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July 10, 1997 * Vol. 7, No. 27

It's a Wonderful L.I.F.E.

Knoxville's heavy hip-hop vets command you to get the funk out of the way

by Mike Gibson

It starts with an off-hand drum lick, a sly, supple cadence that skips like a flat stone across smooth water off Jeremy Skalet's snare. Then keyboardist Steve Hawk checks in with a kinky wurlitzer noodle--limber, greasy, and fat with distortion.

Moments later, bassist Adam Bucco is slapping rubbery exclamation points, while six-stringer James Mooreleghen doubles Hawk's funky ostinato with a tone that would cut steel. What ensues is an edgy, kinetic space jam, a psychedelic groove-metal maelstrom that's first furious, then pensive, and always inexorably funky.

Unhampered by the shackling confines of their tiny practice space--a grubby West Knoxville garage choked with lawn tools and sundry suburban clutter--the members of L.I.F.E. (a.k.a. Living In a Funked-up Environment) have boarded their own little mothership and taken sudden, rapturous flight.

And they've done so in more ways than one. After nearly five years of toiling as perhaps the city's least-heralded long-running band, this Knoxville seven-piece has seen its stock rise with the recent re-ascension of Funk, from the eclectic shuffle of multi-culti jam bands to bare-naveled, butt-shakin', '70s revivalism to the mosh-ready aggro-funk vamps of heavy alt-rockers like 311 and Rage Against the Machine.

"Funk never went anywhere--it's always been with us," declares lumbering vocalist R. Frank Bowman, the band's elder statesman at age 32. "I wouldn't call it a re-birth, by any means; George Clinton and James Brown never stopped working. I think it was more a matter of people finally starting to catch on."

L.I.F.E. began--so to speak--in 1992 when Skalet, vocalist Brendan "B.C." Coleman, and a local D.J., Todd Smith, conspired to lay rapped vocals and turntable gymnastics over live drums. But what began as an attempt to inject warm blood into the often cold, mechanical underpinnings of hip-hop became something else entirely as new members came on board and slowly chipped away at Smith's old-school vision.

Smith eventually left the group, and L.I.F.E. circa 1997 owes as much to the heavy rock and punk fixations of Skalet and Mooreleghen's youth as to the founding funk of Brown, Clinton, et al.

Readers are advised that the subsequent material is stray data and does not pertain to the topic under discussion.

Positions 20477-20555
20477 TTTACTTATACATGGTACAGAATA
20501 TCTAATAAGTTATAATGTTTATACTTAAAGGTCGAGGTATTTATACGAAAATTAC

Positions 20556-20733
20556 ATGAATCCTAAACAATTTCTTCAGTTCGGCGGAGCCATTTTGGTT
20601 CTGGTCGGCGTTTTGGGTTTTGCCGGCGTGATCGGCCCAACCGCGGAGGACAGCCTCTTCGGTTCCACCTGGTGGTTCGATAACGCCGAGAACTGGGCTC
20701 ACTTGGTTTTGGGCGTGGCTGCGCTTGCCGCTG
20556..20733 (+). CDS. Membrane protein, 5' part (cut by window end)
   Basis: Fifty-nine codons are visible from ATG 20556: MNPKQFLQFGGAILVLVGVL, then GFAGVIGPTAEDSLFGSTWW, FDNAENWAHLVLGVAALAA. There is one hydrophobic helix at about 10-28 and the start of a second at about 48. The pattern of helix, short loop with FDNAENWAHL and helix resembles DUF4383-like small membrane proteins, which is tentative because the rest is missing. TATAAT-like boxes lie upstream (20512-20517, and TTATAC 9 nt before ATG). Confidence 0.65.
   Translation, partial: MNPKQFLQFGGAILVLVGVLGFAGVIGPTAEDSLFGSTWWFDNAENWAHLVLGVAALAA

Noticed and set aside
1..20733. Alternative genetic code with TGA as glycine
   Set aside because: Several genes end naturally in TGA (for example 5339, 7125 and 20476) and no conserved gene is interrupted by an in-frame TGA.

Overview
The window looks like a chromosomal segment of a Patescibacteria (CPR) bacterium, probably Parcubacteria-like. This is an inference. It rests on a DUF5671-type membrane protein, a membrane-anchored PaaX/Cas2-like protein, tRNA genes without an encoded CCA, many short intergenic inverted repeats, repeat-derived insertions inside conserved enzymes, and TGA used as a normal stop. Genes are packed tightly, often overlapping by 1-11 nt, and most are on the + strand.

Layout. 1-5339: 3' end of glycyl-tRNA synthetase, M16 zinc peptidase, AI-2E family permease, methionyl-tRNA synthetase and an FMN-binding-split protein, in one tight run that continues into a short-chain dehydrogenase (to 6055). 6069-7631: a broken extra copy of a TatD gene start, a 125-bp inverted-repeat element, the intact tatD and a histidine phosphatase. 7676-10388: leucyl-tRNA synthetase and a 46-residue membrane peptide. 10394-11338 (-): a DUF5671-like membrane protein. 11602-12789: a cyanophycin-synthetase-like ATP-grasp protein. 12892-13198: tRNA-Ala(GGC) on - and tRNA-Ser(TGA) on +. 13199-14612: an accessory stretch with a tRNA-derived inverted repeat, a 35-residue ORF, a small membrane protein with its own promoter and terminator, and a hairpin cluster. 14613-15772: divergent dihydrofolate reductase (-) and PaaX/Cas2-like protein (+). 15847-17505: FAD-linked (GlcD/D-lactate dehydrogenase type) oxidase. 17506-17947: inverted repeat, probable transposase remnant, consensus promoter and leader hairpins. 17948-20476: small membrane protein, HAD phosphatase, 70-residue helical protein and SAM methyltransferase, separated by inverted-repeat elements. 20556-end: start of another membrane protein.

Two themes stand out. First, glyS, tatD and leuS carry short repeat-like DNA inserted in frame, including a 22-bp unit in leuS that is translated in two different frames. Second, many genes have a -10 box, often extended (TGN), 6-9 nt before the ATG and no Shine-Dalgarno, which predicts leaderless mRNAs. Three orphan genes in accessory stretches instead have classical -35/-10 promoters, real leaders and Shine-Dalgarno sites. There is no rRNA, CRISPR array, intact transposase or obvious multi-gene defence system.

"The original idea was to have rappers backed by guitars," says Mooreleghen. "We were a hip-hop band, basically, but then the live instruments started moving to the front. We added more hooks, more tempo changes, more multiple parts. The rock influences started coming out."

"I think we all hated going to see rap acts where there's nothing but samplers and machines up front," adds Hawk. "What we've done since has really been a conscious effort to get away from that."

And L.I.F.E feels the resulting synthesis of distortion, groove, and soul positions the band uniquely--and propitiously--in an increasingly funk-centric world.

"I think a lot of the retro-funk thing is more tied into the look--the clothes and stuff," says Mooreleghen. "I think we're more progressive funk; we identify more with bands like 311 or the Beastie Boys."

"But we can still turn out some hippies when we play around UT," Skalet adds with a laugh. "They still do their little funky chicken thing; it's just a little bit faster. One thing we've always been proud of is that we can turn out different crowds--hippies, rock fans, whatever--and still move them."

What's next for L.I.F.E. is anybody's guess. The band's recent locally-released double CD, Soulstuffin'/Living in a Funked-Up Environment, is a sprawling showcase of steel-toed funk, svelte post-modern R&B, and shades of latter-day Chili Peppers. But Bucco (former bassist for the funk-metal outfit Revolution Block, now the newest member of L.I.F.E.) believes the coming months will see the band groove in all new realms, mining territory even further removed from its spare drums-and-a-turntable roots.

"We're in an evolutionary period right now," Bucco says. "Our CD no longer accurately represents us. The three of us (Bucco, Skalet, and Mooreleghen) listen to each other a lot more now; there's a bigger pulse, a better groove."

And he's right. L.I.F.E.'s sound and chemistry have, from day one, been in a constant state of flux--vital, organic, mutable, much like one of the band's levitating, galvanic jam sessions. But Skalet says one thing remains constant through musical transformations and membership upheavals alike--the band's unwavering devotion to Funk (with a capital 'F') and to the ideals of the prophets who've shepherded it all the way through its second coming.

"We just want to travel and keep playing good, funky music," Skalet insists. "Whether we make a good living or a bad living off of it, that's what we want to do. We want to be like George Clinton and P-funk, still out there rocking at age 60."

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